Writing your review


You will receive email instructions directing you to our online system Editorial Manager. Here you will fill in an online reviewer form and submit this along with your recommendation. Within the email you will also be sent a table where you can write specific and detailed comments for how the author can improve their paper. Both of these tools are to help you format and write your review clearly so nothing is missed, enabling the author to improve their paper.

The online form is a set of questions asked of all reviewers, the word doc is a table which enables you to write specific feedback based on line number. Each comment you write requires a response from the author, authors are also required to respond with an explanation as to why they have chosen not to go with a suggestion.

You can download the table here:

Reviewer author feedback table

Reviewer’s should:

  1. Raise any suspicions of plagiarism or ethical misconduct with the Editorial Office;
  2. Provide appropriate feedback in a language and style that is sensitive, objective and unbiased;
  3. Exhibit good judgement and provide a fair assessment of both the paper’s strengths and weaknesses which the author can use to improve their paper;
  4. Provide feedback on the science of the paper – you do not need to focus on the grammar as the paper will be copyedited and proofread by the in-house copyeditors should the paper be accepted;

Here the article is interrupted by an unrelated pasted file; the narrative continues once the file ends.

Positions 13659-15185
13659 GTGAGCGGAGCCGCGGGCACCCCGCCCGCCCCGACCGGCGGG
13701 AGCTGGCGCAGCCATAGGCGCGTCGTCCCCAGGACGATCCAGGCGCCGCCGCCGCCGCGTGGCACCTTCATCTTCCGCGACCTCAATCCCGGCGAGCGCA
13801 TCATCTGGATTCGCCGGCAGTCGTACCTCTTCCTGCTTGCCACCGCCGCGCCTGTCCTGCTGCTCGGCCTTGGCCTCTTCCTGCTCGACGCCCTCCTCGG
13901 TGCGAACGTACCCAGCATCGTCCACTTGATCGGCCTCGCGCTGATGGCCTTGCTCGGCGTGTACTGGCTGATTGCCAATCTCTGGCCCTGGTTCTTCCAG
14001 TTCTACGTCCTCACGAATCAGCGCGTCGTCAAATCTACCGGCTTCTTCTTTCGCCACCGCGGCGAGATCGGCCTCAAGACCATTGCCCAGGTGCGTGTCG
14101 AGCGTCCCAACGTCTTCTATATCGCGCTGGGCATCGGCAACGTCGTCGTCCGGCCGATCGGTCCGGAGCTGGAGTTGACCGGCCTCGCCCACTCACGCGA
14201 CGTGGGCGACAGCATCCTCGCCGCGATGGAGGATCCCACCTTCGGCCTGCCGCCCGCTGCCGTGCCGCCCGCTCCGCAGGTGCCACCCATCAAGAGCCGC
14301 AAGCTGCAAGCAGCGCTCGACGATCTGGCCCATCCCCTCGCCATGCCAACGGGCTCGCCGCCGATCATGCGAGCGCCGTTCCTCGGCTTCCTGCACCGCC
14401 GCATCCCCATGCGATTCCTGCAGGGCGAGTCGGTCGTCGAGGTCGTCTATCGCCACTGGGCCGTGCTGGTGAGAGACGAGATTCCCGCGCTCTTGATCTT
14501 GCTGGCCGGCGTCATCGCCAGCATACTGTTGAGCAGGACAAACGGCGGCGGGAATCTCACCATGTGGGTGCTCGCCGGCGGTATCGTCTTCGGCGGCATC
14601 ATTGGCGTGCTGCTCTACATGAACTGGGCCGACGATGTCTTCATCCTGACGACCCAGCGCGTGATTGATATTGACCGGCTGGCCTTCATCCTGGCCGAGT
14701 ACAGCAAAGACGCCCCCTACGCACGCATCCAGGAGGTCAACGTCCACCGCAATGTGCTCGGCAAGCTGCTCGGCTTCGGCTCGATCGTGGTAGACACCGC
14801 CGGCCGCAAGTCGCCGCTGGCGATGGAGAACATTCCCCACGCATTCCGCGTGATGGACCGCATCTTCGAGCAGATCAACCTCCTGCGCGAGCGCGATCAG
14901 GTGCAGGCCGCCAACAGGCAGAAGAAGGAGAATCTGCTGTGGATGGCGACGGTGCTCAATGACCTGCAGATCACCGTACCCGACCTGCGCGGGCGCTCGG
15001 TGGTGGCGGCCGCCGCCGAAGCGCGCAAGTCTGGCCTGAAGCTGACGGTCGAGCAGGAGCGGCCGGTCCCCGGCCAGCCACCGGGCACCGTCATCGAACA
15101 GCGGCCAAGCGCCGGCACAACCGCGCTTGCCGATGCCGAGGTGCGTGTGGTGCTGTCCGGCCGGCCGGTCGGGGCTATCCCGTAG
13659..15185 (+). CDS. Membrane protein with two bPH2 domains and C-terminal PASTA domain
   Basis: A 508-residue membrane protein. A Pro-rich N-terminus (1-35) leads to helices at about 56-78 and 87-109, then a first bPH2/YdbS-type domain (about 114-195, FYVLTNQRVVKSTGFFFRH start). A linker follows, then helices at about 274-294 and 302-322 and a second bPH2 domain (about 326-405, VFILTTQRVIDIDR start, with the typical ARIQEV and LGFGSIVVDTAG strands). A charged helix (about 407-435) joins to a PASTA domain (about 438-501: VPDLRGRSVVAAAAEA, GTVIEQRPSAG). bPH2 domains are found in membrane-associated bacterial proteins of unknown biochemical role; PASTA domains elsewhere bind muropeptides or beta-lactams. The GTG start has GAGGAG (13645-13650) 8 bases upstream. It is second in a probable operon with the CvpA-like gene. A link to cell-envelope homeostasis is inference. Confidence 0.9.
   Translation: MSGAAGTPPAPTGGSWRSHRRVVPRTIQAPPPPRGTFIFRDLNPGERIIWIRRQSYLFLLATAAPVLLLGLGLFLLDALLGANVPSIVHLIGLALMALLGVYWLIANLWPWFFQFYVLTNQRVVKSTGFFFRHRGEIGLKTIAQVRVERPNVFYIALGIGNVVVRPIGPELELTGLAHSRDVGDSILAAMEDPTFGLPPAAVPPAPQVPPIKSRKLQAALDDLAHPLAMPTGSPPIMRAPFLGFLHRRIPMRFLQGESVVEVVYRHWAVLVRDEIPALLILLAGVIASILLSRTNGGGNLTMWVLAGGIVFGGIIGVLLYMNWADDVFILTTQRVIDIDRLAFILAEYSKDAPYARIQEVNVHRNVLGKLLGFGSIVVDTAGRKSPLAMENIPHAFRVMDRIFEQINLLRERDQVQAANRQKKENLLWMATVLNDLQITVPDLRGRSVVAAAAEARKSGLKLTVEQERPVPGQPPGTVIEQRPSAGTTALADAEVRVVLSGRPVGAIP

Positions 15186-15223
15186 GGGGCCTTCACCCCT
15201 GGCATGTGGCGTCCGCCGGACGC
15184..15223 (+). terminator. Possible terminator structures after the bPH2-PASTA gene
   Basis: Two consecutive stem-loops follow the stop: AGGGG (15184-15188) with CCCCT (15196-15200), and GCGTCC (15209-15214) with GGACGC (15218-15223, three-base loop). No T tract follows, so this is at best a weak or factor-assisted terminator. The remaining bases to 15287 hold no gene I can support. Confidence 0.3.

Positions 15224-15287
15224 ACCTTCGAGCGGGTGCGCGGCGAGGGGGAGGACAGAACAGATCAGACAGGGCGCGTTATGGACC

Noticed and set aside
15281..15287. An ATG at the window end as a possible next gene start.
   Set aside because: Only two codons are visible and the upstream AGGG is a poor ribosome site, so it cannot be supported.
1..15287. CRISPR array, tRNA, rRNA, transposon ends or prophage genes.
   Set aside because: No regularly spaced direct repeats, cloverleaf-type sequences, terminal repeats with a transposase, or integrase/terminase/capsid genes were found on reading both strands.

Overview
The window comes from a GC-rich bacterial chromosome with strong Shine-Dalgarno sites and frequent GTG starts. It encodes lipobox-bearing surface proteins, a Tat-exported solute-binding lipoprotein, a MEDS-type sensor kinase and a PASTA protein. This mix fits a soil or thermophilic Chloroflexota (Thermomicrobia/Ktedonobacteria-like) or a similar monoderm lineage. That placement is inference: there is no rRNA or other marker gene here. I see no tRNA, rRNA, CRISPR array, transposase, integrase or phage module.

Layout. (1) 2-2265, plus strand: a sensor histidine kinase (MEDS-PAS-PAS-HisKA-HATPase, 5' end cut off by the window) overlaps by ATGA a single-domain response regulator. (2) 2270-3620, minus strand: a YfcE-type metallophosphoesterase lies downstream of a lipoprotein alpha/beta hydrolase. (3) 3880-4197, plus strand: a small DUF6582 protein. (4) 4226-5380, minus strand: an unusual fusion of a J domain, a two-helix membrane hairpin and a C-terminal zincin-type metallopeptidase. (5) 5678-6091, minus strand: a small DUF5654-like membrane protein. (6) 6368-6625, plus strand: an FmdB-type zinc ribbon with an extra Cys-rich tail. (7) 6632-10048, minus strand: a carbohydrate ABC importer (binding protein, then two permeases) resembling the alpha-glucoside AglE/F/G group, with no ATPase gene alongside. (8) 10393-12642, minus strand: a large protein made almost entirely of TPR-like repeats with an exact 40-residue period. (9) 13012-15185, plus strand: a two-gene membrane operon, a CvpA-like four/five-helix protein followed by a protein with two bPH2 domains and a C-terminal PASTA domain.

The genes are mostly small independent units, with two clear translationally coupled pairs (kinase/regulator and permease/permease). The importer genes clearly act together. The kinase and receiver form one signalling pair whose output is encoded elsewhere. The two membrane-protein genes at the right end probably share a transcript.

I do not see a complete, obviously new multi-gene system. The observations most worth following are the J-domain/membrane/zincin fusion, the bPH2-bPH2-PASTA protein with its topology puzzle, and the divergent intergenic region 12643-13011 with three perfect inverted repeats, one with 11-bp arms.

5. If you feel the paper should either be rejected, revised or accepted please back up your recommendation with reasons why;
  6. Refrain from one-word answers and provide feedback that you would be happy to receive and that will help the Associate Editor in making their overall assessment of the paper.

Reviewers must not:

  1. Deliberately delay the reviewing process;
  2. Contact the author directly;
  3. Impersonate someone else in order to conduct the review;
  4. Use knowledge of the work they are reviewing before its publication to further their own interests;
  5. Agree to review a manuscript just to gain sight of it with no intention of submitting a review;
  6. Agree to review a manuscript that is very similar to one a reviewer has in preparation or under consideration at another journal;
  7. Agree to review but pass it onto someone else to complete on your behalf.

As a peer reviewer you have a responsibility to conduct your review ethically. Please take the time to read through the information below as well as the ethical guidelines recommended by the Committee of Publication Ethics (COPE).